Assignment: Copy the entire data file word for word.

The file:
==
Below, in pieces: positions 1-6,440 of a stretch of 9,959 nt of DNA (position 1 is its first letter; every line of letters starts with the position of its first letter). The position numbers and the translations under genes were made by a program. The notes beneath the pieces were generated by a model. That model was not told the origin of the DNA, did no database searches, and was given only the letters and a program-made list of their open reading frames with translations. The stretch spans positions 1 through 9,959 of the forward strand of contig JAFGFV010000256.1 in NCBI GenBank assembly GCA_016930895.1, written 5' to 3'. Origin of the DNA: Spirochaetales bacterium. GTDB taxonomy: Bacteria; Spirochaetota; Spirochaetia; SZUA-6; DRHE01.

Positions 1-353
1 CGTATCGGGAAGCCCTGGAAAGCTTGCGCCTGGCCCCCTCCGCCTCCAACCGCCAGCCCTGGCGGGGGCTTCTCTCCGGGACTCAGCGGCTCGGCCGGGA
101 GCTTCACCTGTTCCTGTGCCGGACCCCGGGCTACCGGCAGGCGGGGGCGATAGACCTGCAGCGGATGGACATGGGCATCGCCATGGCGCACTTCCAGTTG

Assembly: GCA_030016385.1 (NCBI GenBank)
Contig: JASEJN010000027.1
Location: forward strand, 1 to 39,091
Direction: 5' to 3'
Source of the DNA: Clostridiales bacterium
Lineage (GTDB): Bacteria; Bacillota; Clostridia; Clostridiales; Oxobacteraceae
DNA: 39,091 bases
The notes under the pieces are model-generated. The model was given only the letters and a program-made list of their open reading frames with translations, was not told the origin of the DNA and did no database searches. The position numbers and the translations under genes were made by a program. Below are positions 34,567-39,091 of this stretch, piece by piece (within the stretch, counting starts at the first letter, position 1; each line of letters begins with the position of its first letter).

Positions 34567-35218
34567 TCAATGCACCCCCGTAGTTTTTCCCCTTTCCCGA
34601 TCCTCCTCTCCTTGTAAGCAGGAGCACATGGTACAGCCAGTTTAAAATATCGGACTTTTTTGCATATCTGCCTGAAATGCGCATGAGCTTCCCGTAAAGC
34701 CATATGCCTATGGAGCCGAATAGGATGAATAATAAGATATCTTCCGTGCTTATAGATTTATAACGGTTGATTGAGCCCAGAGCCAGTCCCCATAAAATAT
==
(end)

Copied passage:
Below, in pieces: positions 1-6,440 of a stretch of 9,959 nt of DNA (position 1 is its first letter; every line of letters starts with the position of its first letter). The position numbers and the translations under genes were made by a program. The notes beneath the pieces were generated by a model. That model was not told the origin of the DNA, did no database searches, and was given only the letters and a program-made list of their open reading frames with translations. The stretch spans positions 1 through 9,959 of the forward strand of contig JAFGFV010000256.1 in NCBI GenBank assembly GCA_016930895.1, written 5' to 3'. Origin of the DNA: Spirochaetales bacterium. GTDB taxonomy: Bacteria; Spirochaetota; Spirochaetia; SZUA-6; DRHE01.

Positions 1-353
1 CGTATCGGGAAGCCCTGGAAAGCTTGCGCCTGGCCCCCTCCGCCTCCAACCGCCAGCCCTGGCGGGGGCTTCTCTCCGGGACTCAGCGGCTCGGCCGGGA
101 GCTTCACCTGTTCCTGTGCCGGACCCCGGGCTACCGGCAGGCGGGGGCGATAGACCTGCAGCGGATGGACATGGGCATCGCCATGGCGCACTTCCAGTTG

Assembly: GCA_030016385.1 (NCBI GenBank)
Contig: JASEJN010000027.1
Location: forward strand, 1 to 39,091
Direction: 5' to 3'
Source of the DNA: Clostridiales bacterium
Lineage (GTDB): Bacteria; Bacillota; Clostridia; Clostridiales; Oxobacteraceae
DNA: 39,091 bases
The notes under the pieces are model-generated. The model was given only the letters and a program-made list of their open reading frames with translations, was not told the origin of the DNA and did no database searches. The position numbers and the translations under genes were made by a program. Below are positions 34,567-39,091 of this stretch, piece by piece (within the stretch, counting starts at the first letter, position 1; each line of letters begins with the position of its first letter).

Positions 34567-35218
34567 TCAATGCACCCCCGTAGTTTTTCCCCTTTCCCGA
34601 TCCTCCTCTCCTTGTAAGCAGGAGCACATGGTACAGCCAGTTTAAAATATCGGACTTTTTTGCATATCTGCCTGAAATGCGCATGAGCTTCCCGTAAAGC
34701 CATATGCCTATGGAGCCGAATAGGATGAATAATAAGATATCTTCCGTGCTTATAGATTTATAACGGTTGATTGAGCCCAGAGCCAGTCCCCATAAAATAT